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You Can Now Download These Albums for Free or Only 99 Cents

google-play-music

If you're on the lookout for a great deal for your Android device, Google's Play Store has some offers you surely wouldn't want to miss. For starters, they are offering four albums that you can now download for free. These albums include Andra Day's Cheers to the Fall, Brett Eldredge's Illinois, Gary Clark Jr.'s The Story of Sonny Boy Slim, and Jana Kramer's Thirty One.

Apart from these free albums, the Google Play Store is offering another 8 albums that you can download for only $0.99. The albums on this discount include Slipknot's .5: The Gray Chapter, Wiz Khalifa's Blacc Hollywood, Chris Janson's Buy Me a Boat, Meek Mill's Dreams Worth More Than Money, Future's DS2, G-Eazy's These Things Happen, Chris Brown's X, and Skrillex and Diplo present Jack Ü.

The offer for these albums are only available in the United States and may not be available anywhere else. Once you've added these albums to your Google account, you can stream or download them anytime you like; even when their prices go back to normal. As of this writing, these are the albums available from the Play Store for free or for a discount. Who knows, maybe they have a few others lined up for those who want to add new tracks to their playlist.

Source: AndroidPolice

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9 comments:

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  1. When does the offer expire

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    1. Google isn't saying but past free and 99¢ album offers have only lasted a day or two.

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  2. People still pay for music?

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    1. They do. People who aren't OK with ripping off musicians.

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    2. Actually, so much of it is the musicians flat out refusing to take our money. Bootlegs, concerts, out-of-print music that could only be gotten used LP until someone made an MP3 of it. Or situations where stuff was available on iTunes only for a long time, and in a non-standard format that only played on one hardware brand.

      If they wanted our money, they'd let us pay for this. But they flat our refuse, and any claim of lost money becomes petulant hypocritical whining by them..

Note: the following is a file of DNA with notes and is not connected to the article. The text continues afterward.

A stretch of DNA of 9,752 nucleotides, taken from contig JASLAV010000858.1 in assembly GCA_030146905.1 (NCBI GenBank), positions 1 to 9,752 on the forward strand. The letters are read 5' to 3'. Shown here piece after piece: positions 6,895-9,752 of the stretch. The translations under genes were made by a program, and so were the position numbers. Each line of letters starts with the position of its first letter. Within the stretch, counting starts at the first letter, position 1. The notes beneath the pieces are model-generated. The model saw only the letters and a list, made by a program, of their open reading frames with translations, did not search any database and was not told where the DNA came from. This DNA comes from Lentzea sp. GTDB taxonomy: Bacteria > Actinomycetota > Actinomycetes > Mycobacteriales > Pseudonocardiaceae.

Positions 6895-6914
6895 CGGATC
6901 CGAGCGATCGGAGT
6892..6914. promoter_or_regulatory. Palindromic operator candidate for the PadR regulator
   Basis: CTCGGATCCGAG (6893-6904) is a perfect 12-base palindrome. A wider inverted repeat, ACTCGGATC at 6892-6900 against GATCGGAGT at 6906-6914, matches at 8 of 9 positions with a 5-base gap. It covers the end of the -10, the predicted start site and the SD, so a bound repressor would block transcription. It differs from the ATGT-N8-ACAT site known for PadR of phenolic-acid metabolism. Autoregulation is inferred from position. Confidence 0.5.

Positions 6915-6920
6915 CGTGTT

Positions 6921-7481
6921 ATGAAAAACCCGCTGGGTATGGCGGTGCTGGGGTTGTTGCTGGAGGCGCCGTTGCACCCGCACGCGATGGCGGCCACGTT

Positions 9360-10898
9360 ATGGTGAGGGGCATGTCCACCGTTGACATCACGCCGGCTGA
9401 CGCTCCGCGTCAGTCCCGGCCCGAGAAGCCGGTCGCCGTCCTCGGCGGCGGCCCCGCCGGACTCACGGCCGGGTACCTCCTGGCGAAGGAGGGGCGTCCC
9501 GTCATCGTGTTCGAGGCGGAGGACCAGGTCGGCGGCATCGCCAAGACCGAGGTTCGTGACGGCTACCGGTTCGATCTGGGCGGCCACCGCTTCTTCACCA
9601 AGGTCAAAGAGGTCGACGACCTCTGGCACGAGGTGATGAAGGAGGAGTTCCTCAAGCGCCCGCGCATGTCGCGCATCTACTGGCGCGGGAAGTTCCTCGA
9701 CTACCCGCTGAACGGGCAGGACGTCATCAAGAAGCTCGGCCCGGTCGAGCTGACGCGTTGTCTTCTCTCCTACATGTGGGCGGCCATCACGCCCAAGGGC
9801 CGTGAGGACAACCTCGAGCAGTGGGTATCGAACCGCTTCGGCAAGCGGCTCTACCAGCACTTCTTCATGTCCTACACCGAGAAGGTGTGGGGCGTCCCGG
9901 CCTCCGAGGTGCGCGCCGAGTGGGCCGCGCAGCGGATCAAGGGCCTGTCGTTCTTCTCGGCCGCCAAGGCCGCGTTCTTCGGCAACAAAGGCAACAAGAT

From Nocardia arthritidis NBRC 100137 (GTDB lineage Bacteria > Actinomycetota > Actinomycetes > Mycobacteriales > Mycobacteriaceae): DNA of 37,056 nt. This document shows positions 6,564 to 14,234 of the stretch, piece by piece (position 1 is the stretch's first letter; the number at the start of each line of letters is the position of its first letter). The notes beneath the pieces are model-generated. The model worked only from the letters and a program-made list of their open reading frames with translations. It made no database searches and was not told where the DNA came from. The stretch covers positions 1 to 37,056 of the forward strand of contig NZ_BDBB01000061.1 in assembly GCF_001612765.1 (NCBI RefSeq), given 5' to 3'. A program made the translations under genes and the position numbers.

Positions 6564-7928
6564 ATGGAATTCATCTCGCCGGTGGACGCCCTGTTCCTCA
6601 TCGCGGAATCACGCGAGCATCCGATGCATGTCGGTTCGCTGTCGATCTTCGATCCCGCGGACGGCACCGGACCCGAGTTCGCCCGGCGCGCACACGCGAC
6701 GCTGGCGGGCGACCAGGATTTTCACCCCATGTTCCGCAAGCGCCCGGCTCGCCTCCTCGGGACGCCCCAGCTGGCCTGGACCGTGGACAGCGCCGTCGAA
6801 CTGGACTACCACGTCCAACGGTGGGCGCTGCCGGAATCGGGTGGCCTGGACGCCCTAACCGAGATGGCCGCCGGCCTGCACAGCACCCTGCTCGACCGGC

Also, when Metallica/etc filed frivolous lawsuits to harass and censor the old Napster, it taught me that it was immoral to buy CDs and support such behavior. So I studiously avoided buying CDs from major labels for years, since the money goes censorship, harassment, frivolous lawsuits, massive taxes on blank CD-R's, and the Constitution-killing "DMCA".

      However, in the last month, Apple offered a viable streaming music service. Google has one to: 4 out of 5 times they actually have songs I am looking for. So guess what, for the first time in years I'm paying for music.

      Back to ripping off musicians, there is no way obtaining an unauthorized MP3 of Duke Ellington, Amy Winehouse, or Jim Croce rips off a musician.

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    3. @anonymous 12/29/9:18am
      It's all Metallica's fault.

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    4. Lars Ulrich wasn't the only one, but he was quite a destructive force for a while. The frivolous lawsuits and harassment/censorship he championed thankfully didn't have an effect on what he had hoped. Plot the 2000 case of "Metallica v Napster" on the chart of music media sales:

      http://img.ultimate-guitar.com/_img/news/industry_news/music-industry-2.jpg

      and you will see he was just re-arranging deck chairs on the Titanic.

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    5. It's not "ripping off the musicians" to copy and share the data on a CD you legally purchased.

      Likewise, the guys over at XDA aren't "ripping off the carriers" by rooting their phones and modifying/copying/sharing system files.

      To go even further beyond, "Intellectual Property" itself is nothing more than the terribly obscene notion that ideas can and SHOULD be owned by a government-empowered monopoly.

      In other words, it's taking everything we know to make economies worse, and then applying it to the economy of ideas for the sake of modern day robber barons.

      There's literally no ethical argument for why individuals shouldn't be able to tinker with their stuff for non-commercial purposes.

      Only when someone's actually making a direct profit off of someone else's ideas can they be said to be ripping that party off.

      The funny this is, by that definition it's actually the recording labels, not the file-sharers, who're screwing musicians over the most.

      GEE, I WONDER WHY THEY'D WANT TO BLAME FILE-SHARERS INSTEAD. IT'S ALMOST LIKE THEY'RE USING PROPAGANDA TO HIDE THEIR OWN MISMANAGEMENT OF TALENT. OH WAIT, THAT'S EXACTLY WHAT THEY'RE DOING HAHAHA.

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    6. Intellectual Property rights promote creativity, reasearch, and development by allowing people to enjoy the fruits of their labor.

      However, what is absurd, is cutting short patent rights sooner than copy rights. If somebody invents something useful, or a pharma company develops medicine, they deserve at least as much IP protection as some pop song.

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